There are alternatives to commission, but they're less common.

Some agents and brands will agree to a flat fee, though it's much more common to pay a percentage-based commission. It's said that the drawback of a flat fee service might be that it doesn't motivate your agent to get the best possible price for your property, as an agent negotiating a flat fee could prioritise a quick sale over the highest price.

Other agents may also agree to a tiered commission structure, where you pay a percentage to a certain amount (say 3%+ GST until $750,000 and 5%+ GST on any price achieved above this point).

What other fees and costs may be payable?

In addition to commission, there will likely be marketing and advertising fees paid on top. This is because your agent will generally utilise a variety of channels to advertise your home.

"Marketing costs are generally paid by the seller and are separate to the commission, although this does often vary," Downes says.

"Some agents will pay for the marketing costs, some will defer the payment until settlement, or until the listing authority ends, and some will require it upfront. The most important aspect of this is to ensure you know what you are paying for or what the agent is paying for at the beginning."

A comprehensive marketing campaign will have a major impact on the selling price of your property. It can take into account things like:

Marketing itemPotential costNotes
Online advertising such as Domain or$700 - $1,500Price depends on size and scope of advertising. Premier (large) adds are pricier than small, standard ads.
Print advertising$11,000Newspapers and real estate magazines.
Pamphlets and flyers$250 - $1,000Depending on size, style, print quality, etc.
Letterbox drops$200 - $500To cover the cost of colour printing and distribution.
Window displaysNegotiableAgents generally include this for free.
Professional copywriting$140 - $250Depends on copy length and requirements.
Professional photography$300 - $800Depends on number of images.
Professional videography$220 - $500Depends on length, style and market.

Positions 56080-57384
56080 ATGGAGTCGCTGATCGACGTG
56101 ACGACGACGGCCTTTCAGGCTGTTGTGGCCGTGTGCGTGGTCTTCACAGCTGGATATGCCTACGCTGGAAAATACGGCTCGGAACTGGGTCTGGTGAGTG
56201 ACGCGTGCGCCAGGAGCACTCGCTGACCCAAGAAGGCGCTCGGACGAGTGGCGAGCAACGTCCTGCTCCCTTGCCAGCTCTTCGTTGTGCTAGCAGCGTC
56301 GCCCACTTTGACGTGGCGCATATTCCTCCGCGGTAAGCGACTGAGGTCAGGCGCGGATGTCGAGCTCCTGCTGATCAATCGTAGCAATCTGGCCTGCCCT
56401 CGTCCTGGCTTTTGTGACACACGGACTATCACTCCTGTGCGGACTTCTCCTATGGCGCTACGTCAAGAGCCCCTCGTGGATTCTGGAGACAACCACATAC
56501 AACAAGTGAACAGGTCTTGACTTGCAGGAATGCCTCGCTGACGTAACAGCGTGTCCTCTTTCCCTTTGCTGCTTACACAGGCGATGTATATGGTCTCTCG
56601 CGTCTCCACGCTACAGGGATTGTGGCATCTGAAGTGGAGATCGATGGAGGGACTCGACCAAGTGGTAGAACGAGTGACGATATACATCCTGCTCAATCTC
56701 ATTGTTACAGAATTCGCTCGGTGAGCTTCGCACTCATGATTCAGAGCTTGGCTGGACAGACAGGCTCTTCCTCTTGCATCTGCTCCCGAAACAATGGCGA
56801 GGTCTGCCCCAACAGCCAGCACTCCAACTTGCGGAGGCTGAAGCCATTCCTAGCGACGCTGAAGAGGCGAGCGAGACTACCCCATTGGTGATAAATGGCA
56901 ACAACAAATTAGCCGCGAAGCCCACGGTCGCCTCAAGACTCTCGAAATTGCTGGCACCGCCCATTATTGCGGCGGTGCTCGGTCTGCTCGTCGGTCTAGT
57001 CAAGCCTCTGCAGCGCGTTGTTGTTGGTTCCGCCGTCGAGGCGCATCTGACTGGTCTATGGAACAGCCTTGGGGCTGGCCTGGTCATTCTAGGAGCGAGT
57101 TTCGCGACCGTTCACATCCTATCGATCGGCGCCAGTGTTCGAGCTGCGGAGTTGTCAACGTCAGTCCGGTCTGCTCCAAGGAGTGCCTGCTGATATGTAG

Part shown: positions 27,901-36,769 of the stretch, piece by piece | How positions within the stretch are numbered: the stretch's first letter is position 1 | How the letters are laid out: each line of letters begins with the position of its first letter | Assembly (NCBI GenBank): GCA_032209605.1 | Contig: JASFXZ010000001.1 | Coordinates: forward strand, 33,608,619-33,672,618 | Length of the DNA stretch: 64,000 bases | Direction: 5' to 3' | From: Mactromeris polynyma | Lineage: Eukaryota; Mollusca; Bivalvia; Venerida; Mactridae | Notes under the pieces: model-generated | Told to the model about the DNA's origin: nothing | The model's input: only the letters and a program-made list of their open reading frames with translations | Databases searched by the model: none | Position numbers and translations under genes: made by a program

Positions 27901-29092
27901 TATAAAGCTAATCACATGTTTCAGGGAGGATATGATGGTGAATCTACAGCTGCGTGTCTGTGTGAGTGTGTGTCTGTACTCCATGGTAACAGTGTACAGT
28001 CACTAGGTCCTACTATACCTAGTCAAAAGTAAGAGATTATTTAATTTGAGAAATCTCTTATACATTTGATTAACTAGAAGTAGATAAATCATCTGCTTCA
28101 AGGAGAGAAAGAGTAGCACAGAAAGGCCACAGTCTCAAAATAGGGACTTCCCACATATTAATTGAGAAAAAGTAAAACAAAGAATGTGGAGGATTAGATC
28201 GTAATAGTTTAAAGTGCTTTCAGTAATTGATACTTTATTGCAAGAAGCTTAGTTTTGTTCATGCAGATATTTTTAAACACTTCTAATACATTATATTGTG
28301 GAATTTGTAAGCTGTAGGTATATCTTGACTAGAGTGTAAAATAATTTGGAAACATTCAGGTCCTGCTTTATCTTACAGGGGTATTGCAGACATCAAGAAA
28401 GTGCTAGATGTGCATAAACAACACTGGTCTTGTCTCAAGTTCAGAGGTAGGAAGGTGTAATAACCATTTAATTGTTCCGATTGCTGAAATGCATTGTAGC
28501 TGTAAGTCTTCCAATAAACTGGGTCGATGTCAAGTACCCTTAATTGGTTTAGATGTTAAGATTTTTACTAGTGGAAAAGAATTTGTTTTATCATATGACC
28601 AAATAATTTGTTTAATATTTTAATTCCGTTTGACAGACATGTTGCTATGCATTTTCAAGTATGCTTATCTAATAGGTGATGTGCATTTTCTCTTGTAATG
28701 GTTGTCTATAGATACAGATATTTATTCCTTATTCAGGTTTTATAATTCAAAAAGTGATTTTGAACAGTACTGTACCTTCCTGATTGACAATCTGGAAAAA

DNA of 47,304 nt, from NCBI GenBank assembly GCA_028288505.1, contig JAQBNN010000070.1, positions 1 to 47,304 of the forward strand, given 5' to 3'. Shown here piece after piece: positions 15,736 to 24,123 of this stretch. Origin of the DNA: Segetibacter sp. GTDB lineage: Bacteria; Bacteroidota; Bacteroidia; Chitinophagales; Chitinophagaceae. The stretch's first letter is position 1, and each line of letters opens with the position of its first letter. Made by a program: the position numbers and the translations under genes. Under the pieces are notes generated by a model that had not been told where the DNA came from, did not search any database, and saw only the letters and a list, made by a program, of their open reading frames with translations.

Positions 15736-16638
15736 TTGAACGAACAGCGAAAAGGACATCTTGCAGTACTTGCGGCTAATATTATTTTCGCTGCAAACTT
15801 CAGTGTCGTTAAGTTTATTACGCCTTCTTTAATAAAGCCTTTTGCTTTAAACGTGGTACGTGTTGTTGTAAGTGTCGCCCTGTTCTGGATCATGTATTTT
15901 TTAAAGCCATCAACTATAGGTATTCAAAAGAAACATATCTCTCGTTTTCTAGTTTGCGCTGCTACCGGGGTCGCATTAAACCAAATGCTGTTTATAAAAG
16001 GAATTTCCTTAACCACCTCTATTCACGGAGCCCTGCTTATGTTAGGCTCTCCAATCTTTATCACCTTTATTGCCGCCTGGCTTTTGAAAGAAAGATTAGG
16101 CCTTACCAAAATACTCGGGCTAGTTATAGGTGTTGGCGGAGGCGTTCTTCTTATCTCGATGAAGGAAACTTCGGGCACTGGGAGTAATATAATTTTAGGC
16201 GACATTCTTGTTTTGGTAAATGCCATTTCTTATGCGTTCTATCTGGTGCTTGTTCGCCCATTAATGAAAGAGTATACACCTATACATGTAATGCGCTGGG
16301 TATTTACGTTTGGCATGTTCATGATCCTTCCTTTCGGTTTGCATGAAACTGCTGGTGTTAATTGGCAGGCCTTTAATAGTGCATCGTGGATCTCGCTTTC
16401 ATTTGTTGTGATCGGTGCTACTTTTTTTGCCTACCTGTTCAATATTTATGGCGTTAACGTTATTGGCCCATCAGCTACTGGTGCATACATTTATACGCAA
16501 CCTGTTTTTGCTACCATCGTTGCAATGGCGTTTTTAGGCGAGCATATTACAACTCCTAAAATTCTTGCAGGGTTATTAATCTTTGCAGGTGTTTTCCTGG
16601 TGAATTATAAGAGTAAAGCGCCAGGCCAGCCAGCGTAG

"If sellers decide to auction their property, the auctioneer's fees are also payable, which is a one off-fee that generally falls between $500 and $700, depending on the experience of the auctioneer involved," Downes adds.

Learn more about selling your property at auction

He also shares, "The reality is, agents don't know where your buyer (who will pay more than every other buyer) will see the property advertised. There can be a significant difference between your best buyer and the next best buyer. Often, [there's] tens of thousands of dollars [difference]. So it's important that you have a marketing campaign that will ensure you cast the net as wide as you can, to ensure every buyer in the market place can see your property for sale."

Can you avoid paying real estate agent commissions and fees?

You may decide to be your own real estate agent and sell your property online to avoid commissions and fees.

Selling it yourself can be complicated and time consuming, and you may not achieve the best price, if you don't have strong negotiation skills and the ability to reach a market of buyers. With a big client database, lots of industry connections and savvy negotiation techniques, experienced agents can generally help you get a better price.

However, if you're confident you have the time and skillset to save yourself money on commission and sell the property yourself, you can learn more in our guide to selling without a real estate agent.

Get tips on how to sell a property in 10 steps

Ask an Expert

You are about to post a question on

  • Do not enter personal information (eg. surname, phone number, bank details) as your question will be made public
  • is a financial comparison and information service, not a bank or product provider
  • We cannot provide you with personal advice or recommendations
  • Your answer might already be waiting – check previous questions below to see if yours has already been asked

Finder only provides general advice and factual information, so consider your own circumstances, or seek advice before you decide to act on our content. By submitting a question, you're accepting our Terms of Use, Disclaimer & Privacy Policy and 6. Finder Group Privacy & Cookies Policy.

This site is protected by reCAPTCHA and the Google Privacy Policy and Terms of Service apply.
Go to site